This article has multiple issues. Please help improve it or discuss these issues on the talk page. (Learn how and when to remove these template messages)(Learn how and when to remove this template message)
Ambassador Auditorium is located on the historic Ambassador College campus in Pasadena, California, United States. Its architectural design has been noted to be somewhat similar to that of the Temple of ancient Israel. The auditorium's main hall has a capacity of 1262.
Called by some concertgoers "The Carnegie Hall of the West", this relatively small yet beautiful concert hall hosted 20 seasons of the world's best musicians and performers from 1974 to 1995. Ambassador Auditorium is actually a large chamber music sized hall, with the design amenities of the finest large concert halls. It was built under the guidance of Herbert W. Armstrong as both a facility to be used by the Worldwide Church of God for church services, college functions for the then adjacent Ambassador College, and as a concert hall for public performances celebrating the performing arts. At the time of its construction the building was furnished with Iranian onyx, African teak, wool carpets woven in India, and splendid gold-leaf overlay. It seats 1,262 persons. It was officially opened by the Vienna Symphony Orchestra.
It is estimated that 2.5 million attendees saw over 2,500 concerts at Ambassador Auditorium by Pavarotti, Plácido Domingo, Claudio Arrau, Vladimir Ashkenazy, Horacio Gutierrez, Alicia de Larrocha, Arthur Rubinstein, Andrés Segovia, Yo-Yo Ma, Jean-Pierre Rampal, Gerhard Oppitz, Bing Crosby, Sammy Davis Junior, Frank Sinatra, the Vienna Philharmonic, the Vienna Symphony Orchestra, the Berlin Philharmonic under Herbert von Karajan (including for their last visit together to the U.S. in 1982 - Mahler Symphony No. 9 on one program) and many others during this period. With regard to classical music, the intimate feel of the venue was especially well suited to small ensembles, and soloists such as guitarists Julian Bream and John Williams.
Many of artists were enticed to perform west of Chicago by reports of superior acoustics. It is one of the few concert halls constructed in the century with nearly perfect orchestral acoustics. (Opera was less successful at this venue due to insufficient behind the stage space and acoustics optimized for orchestral performance.) To illustrate the clarity of the acoustics, tour guides would drop a pin on the stage. The tour group, at the back of the hall, could hear it drop and the slight bounce when the pin hit the stage.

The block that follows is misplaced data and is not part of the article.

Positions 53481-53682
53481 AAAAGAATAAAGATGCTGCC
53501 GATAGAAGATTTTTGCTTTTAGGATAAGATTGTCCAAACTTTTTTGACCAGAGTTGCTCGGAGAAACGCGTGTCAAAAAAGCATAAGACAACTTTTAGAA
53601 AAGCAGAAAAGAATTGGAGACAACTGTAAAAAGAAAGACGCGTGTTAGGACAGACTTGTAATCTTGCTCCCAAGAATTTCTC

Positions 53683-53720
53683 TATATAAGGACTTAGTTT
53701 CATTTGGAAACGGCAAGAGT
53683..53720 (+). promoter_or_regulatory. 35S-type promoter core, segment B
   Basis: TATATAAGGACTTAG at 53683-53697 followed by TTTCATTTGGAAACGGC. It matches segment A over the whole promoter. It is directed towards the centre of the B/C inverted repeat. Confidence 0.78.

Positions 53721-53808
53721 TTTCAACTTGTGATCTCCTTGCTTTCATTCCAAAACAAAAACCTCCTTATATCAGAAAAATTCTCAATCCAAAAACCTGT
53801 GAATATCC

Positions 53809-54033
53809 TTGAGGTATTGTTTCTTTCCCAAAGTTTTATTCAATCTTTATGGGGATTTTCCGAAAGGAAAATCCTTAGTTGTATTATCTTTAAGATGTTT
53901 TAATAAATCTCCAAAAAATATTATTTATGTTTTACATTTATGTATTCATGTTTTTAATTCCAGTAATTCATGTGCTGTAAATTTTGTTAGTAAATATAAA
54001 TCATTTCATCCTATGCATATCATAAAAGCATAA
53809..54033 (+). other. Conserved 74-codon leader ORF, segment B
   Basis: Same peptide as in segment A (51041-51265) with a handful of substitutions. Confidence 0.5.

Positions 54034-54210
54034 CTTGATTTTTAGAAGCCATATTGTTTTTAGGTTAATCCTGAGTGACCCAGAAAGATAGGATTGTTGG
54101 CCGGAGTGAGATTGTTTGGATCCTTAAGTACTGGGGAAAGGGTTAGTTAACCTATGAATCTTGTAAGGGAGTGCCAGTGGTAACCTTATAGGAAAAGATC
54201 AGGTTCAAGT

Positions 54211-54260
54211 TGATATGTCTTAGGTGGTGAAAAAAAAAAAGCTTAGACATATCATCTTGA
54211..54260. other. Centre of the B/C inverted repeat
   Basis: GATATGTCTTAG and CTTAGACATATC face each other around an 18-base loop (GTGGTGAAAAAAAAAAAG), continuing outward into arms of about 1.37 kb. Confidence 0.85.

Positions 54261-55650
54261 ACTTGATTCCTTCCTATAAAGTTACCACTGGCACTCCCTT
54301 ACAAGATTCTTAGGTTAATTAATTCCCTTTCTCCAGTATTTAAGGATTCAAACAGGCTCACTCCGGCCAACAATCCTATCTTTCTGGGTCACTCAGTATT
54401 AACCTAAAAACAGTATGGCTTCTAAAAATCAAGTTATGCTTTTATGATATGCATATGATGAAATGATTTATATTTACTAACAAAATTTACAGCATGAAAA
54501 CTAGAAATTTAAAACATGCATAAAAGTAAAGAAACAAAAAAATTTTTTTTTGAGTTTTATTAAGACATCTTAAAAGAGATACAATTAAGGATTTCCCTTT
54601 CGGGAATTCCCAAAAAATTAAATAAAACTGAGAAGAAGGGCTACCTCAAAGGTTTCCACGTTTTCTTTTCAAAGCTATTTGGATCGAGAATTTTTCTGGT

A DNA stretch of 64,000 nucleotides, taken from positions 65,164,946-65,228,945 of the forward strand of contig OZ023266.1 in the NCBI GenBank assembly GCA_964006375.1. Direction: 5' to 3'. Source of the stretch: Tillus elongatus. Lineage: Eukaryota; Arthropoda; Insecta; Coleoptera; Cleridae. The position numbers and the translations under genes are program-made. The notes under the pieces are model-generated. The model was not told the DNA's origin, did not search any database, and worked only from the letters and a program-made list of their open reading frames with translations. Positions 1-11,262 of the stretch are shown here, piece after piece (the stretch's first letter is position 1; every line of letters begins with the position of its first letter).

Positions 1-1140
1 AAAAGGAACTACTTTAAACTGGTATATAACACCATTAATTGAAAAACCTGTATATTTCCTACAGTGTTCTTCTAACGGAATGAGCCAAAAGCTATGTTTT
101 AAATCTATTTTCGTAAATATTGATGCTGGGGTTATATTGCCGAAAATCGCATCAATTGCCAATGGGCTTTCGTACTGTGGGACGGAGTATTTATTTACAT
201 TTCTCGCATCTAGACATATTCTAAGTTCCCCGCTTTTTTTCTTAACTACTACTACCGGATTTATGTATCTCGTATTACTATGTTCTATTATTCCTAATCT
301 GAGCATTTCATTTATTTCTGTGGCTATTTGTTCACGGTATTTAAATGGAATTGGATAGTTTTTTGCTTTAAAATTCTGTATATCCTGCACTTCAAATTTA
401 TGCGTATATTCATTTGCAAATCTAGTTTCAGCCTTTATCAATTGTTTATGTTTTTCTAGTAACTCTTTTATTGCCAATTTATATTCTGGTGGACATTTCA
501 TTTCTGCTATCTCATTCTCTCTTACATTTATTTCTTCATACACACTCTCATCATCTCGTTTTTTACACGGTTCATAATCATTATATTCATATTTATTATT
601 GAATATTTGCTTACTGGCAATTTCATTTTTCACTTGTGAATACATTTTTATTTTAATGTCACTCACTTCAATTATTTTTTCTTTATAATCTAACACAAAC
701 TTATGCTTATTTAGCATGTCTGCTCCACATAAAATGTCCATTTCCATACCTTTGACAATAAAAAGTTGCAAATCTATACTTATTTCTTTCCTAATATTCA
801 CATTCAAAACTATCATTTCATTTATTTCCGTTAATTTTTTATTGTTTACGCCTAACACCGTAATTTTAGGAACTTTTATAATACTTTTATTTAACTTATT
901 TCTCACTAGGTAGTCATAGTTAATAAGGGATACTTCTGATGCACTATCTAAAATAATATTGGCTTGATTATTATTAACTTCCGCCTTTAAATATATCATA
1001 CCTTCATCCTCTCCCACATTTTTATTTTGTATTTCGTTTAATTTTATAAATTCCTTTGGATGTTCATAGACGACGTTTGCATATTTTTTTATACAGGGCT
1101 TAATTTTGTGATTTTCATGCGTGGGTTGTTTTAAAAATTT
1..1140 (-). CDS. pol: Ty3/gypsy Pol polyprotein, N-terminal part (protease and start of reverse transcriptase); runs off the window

Arthur Rubenstein spoke glowingly of its acoustic qualities. For many years he refused to play on the West Coast due to earlier bad experiences with hall acoustics and pianos. To entice him out West to the Ambassador, he was allowed to select any grand piano of his choosing at Steinway Hall in New York. It was shipped out and tuned by Steinway. After Rubenstein's performance, a plaque was affixed naming it the Artur Rubenstein piano. Its reputation spread so quickly in musical circles, Herbert von Karajan changed his American tour with the Berlin Philharmonic shortly before leaving Berlin to play at the Ambassador. It was the only concert hall to which von Karajan would take the Berlin Philharmonic on the West Coast.
After 2,500 concerts and recitals, the Worldwide Church of God (WCG), which operated the college and auditorium, ceased operation of both in the 1990s and sold the property. Under Joseph W. Tkach Sr., the famous performing arts series was shut down in 1995, saying they could no longer afford to subsidize the program and that it was not central to the mission of the church. The WCG later relocated its operations to nearby Glendora.
On January 26, 1996, National Public Radio staged a battle of the bands between the contending cities in Super Bowl XXX. Pittsburgh's River City Brass Band played Semper Fidelis by John Philip Sousa and the Battle Royal March by Fred Jewell in concert at Ambassador Auditorium, followed by a performance from Dallas at the Meyerson Symphony Hall.
On May 14, 2004 the church announced the sale of approximately 13 acres (53,000 m²) of its former 31-acre (125,000 m²) campus to Harvest Rock Church (HRC) and Maranatha High School. The sale included the Ambassador Auditorium, now under the sole ownership of Che Ahn's HRock Church of Pasadena. Since the acquisition of Ambassador Auditorium HRC  has re-opened the venue to the public. It hosts many regional ensembles including the Colburn Orchestra and the Pasadena Symphony. HRock Church's services, conferences and special events are also held at the Auditorium along with Maranatha's.
From 2010-2017, the Ambassador Auditorium surroundings underwent massive change as the original Ambassador College campus was parceled up and sold to developers who tore down most other structures on the campus including the Fine Arts & Science Centers, Hall of Administration, & library in favor of apartment and condominium structures.
- Facebook Group about Ambassador Auditorium
- Pasadena Symphony and POPS
- HRock Church
- Ambassador Auditorium Collection (ARS.0043), Stanford Archive of Recorded Sound
- The Doug Russell Collection of Ambassador Recitals (ARS.0054), Stanford Archive of Recorded Sound